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Old 06-19-2013, 02:29 PM   #1361
Nexis4jersey
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Re: Crazy Transit Pitches

I used a URL , not KML...
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Old 06-19-2013, 02:35 PM   #1362
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Re: Crazy Transit Pitches

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I used a URL , not KML...
The URL of the KML source is the one that I use.
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Old 06-20-2013, 11:51 AM   #1363
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Re: Crazy Transit Pitches

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The URL of the KML source is the one that I use.
I copying the KML link, and when I enter it in a browser, the URL will direct you to a download for viewing in GoogleEarth, rather than GoogleMaps. Is this correct? I was hoping to get it all on one page but still on GoogleMaps.
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forget it ever happening, its too great an idea.
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Old 06-20-2013, 01:34 PM   #1364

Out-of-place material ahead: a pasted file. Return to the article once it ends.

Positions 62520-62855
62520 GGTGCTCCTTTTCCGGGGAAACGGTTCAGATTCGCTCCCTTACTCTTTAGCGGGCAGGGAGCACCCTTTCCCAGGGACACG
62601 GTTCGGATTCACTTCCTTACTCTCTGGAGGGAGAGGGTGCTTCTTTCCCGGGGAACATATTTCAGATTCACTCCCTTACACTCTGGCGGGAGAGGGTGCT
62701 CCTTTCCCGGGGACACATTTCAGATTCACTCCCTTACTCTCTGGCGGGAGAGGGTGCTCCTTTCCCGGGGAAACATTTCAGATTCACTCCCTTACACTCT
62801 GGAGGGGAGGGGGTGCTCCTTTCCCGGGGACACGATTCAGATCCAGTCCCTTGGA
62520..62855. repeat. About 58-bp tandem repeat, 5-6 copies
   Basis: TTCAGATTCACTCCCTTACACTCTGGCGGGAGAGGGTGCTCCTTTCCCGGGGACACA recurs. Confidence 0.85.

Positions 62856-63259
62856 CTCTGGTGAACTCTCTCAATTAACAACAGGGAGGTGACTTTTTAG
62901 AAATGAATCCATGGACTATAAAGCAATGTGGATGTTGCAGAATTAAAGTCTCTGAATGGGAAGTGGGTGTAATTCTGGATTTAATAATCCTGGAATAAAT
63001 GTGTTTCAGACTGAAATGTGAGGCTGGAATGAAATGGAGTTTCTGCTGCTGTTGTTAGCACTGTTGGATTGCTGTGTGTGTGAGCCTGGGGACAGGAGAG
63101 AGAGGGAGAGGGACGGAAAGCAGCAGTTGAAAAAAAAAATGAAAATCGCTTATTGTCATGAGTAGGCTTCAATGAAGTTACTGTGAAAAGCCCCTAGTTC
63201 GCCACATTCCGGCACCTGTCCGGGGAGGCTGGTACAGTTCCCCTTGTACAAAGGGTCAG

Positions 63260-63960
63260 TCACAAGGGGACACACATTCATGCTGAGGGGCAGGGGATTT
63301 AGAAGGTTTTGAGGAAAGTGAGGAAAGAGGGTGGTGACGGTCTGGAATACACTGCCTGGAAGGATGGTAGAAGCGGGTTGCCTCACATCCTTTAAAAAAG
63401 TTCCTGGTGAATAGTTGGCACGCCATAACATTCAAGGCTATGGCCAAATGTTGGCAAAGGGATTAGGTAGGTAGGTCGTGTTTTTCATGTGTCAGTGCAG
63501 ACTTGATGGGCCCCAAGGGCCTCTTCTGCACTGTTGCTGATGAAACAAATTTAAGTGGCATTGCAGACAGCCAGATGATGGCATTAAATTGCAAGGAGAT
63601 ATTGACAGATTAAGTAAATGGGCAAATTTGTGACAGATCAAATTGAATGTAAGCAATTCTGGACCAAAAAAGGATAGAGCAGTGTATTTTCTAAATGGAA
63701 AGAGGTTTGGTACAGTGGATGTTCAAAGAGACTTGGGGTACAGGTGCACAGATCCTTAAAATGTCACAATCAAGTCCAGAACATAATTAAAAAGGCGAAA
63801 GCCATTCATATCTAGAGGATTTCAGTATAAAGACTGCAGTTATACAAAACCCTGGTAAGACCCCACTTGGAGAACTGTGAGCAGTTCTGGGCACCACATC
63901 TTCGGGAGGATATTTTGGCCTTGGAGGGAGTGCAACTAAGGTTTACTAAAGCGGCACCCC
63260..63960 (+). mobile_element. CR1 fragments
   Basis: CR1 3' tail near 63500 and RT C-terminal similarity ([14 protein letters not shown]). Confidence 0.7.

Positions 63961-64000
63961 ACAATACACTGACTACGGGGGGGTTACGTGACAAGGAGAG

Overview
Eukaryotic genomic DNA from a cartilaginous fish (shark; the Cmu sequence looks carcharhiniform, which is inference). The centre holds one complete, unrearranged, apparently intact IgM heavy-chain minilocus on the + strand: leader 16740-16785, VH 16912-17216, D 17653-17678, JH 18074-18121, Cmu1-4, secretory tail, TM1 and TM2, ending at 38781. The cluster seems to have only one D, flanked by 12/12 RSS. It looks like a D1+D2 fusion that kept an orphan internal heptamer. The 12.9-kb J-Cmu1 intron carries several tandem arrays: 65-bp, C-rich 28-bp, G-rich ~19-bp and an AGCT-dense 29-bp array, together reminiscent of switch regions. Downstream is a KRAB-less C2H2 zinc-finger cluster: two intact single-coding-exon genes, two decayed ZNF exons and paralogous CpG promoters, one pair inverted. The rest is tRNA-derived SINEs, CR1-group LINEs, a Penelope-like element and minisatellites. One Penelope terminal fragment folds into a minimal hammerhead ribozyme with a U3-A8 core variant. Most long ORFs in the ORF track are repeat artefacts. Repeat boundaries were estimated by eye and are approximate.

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Re: Crazy Transit Pitches

I paste the KML URL in the Google Maps search bar, not the search engine bar. That's always worked for me.
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Old 06-21-2013, 11:19 AM   #1365
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Re: Crazy Transit Pitches

How about running CR over Wakefield branch to Danvers and the Malls/Peabody? Hits 128 twice, 1-95, 114, and tons and tons of wetland without having to worry about making a second Salem tunnel. Plus the additional traffic could mean more rapid transit like headways on the Reading Line. Plus it crosses right by cemeteries, because screw the Mattapan "High-Speed" Line and it's dumb claim to fame for doing that.

To be fair this seemed like a much less crazy pitch when I started. Also, this is my first map so please be gentle, but any comments/criticisms are greatly appreciated.

https://maps.google.com/maps/myplace...10&safe=strict
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Old 06-21-2013, 11:20 AM   #1366
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Re: Crazy Transit Pitches

Oh, and I am well aware of the Rail Trail it would destroy, but let's just pretend money, NIMBYs, and all the haters don't exist.
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Old 06-21-2013, 11:36 AM   #1367
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Re: Crazy Transit Pitches

Yeah, the map link doesn't work.

Judging by your description though, it seems like that route would work as a circumferential link.
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Old 06-22-2013, 10:52 AM   #1368
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Re: Crazy Transit Pitches